Portrait number 1 depicts the English-born Sam Jackson. Jackson played in portions of just two seasons in the National Association (baseball's first professional league). He filled in for Boston's injured star George Wright for 16 games during the 1871 season, and participated in four games for the Brooklyn Atlantics in 1872. A scorecard featuring this same image of Jackson (see red arrow and expanded detail of the card) was recently revealed to the public in a January 5, 2015, episode of PBS's "Antiques Roadshow."

Portrait number 2 is of the great Ross Barnes. Barnes first burst on the scene as an immensely talented teenage shortstop for the Forest City Club of Rockford, Illinois. This was the same team that produced the great pitcher and eventual sporting goods mogul, Albert G. Spalding. Barnes was arguably the greatest player in the five-year history of the National Association. In 1871 he led the league in runs scored (66 in just 31 games played) and batted .401. The next season he paced the circuit with 99 hits, 28 doubles and a .430 batting mark. And in 1873, he dominated completely: leading all NA batters with 60 games played, 125 runs scored, 138 hits, 31 doubles, 11 triples, 43 stolen bases, and a .431 batting average. In 1876, he led the newly formed National League with 126 runs, 138 hits, 21 doubles, 14 triples and an average of .429. The Spalding Collection at the NYPL features this additional image of Barnes:

The Miriam and Ira D. Wallach Division of Art, Prints and Photographs: Photography Collection, The New York Public Library

And the nattily dressed gentleman in portrait number 3 is Dave Birdsall, a veteran catcher who gained fame in the 1860s with the great Union Base Ball Club of Morrisania. (Today, Morrisania is better known as the South Bronx, a neighborhood located half a mile or so east of Yankee Stadium.) When Birdsall sat for this photograph he was in his final full season, generally patrolling the outfield for the 1871 Boston Red Stockings. Here's another image of Birdsall:

Finally, the photo chosen by Will Eno is of a ballplayer named Frank Barrows. Barrows played 18 games for Boston of the National Association, batting just .151 as a part-time outfielder. However, it was as a star second baseman in the late 1860s with Boston's Tri-Mountain Base Ball Club that Barrows made his mark in the game. In fact, it very well may be his likeness that graces the cover of "The Base Ball Quadrille" sheet music, published in 1867 and dedicated to the Tri-Mountains, "Champions of New England":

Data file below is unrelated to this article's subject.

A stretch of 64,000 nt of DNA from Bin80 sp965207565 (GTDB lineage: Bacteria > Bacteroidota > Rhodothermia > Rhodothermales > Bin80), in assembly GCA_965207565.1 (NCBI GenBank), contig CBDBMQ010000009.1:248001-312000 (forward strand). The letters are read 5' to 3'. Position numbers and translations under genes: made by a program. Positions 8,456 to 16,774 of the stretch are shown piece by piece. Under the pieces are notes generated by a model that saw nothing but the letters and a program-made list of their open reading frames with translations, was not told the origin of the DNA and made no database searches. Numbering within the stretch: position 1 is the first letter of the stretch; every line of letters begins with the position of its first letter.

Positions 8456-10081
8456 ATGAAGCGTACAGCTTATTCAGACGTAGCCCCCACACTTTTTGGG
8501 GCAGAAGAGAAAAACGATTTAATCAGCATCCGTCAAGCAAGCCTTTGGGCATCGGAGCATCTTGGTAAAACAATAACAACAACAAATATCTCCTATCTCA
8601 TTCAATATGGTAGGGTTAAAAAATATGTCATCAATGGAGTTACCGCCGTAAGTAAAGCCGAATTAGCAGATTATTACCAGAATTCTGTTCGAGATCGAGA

Lester Levy Sheet Music Collection

Compare the two faces:

So while this "unknown man" is now known, worry not, Mr. Eno. There are hundreds upon hundreds of other old baseball photographs that remain unidentified. Then again, their number is dwindling as a stalwart group of baseball researchers do their best to match names to faces.


  1. Fantastic work, Tom! Enjoyed the post.

  2. No clues as to the methodology of your sleuthing? You normally do such a thorough job at explaining how you figured out whatever it is that you've figured out. Did you just look at these four photos and immediately know their names?

    1. Justin - Good call. As it turns out, the method I used to determine the players wasn't particularly interesting, so I skipped it as part of the narrative. For three of the photos, I found other known images of the players and simply compared facial features. For Barrows, it was mostly a process of elimination, as we have well-known images of all the other Boston Red Stockings from 1871 and 1872 except for Barrows. Additionally, his background as a member of the Tri-Mountains and the similarity to the player seen on the sheet music pointed to the two individuals being one and the same.

    2. Thanks for the response. And I enjoyed the post either way, and remain impressed regardless of how uninteresting the process may have been in this case.

  3. The Jackson portrait is interesting - it looks like he is wearing an apron, or is it just a very long shirt?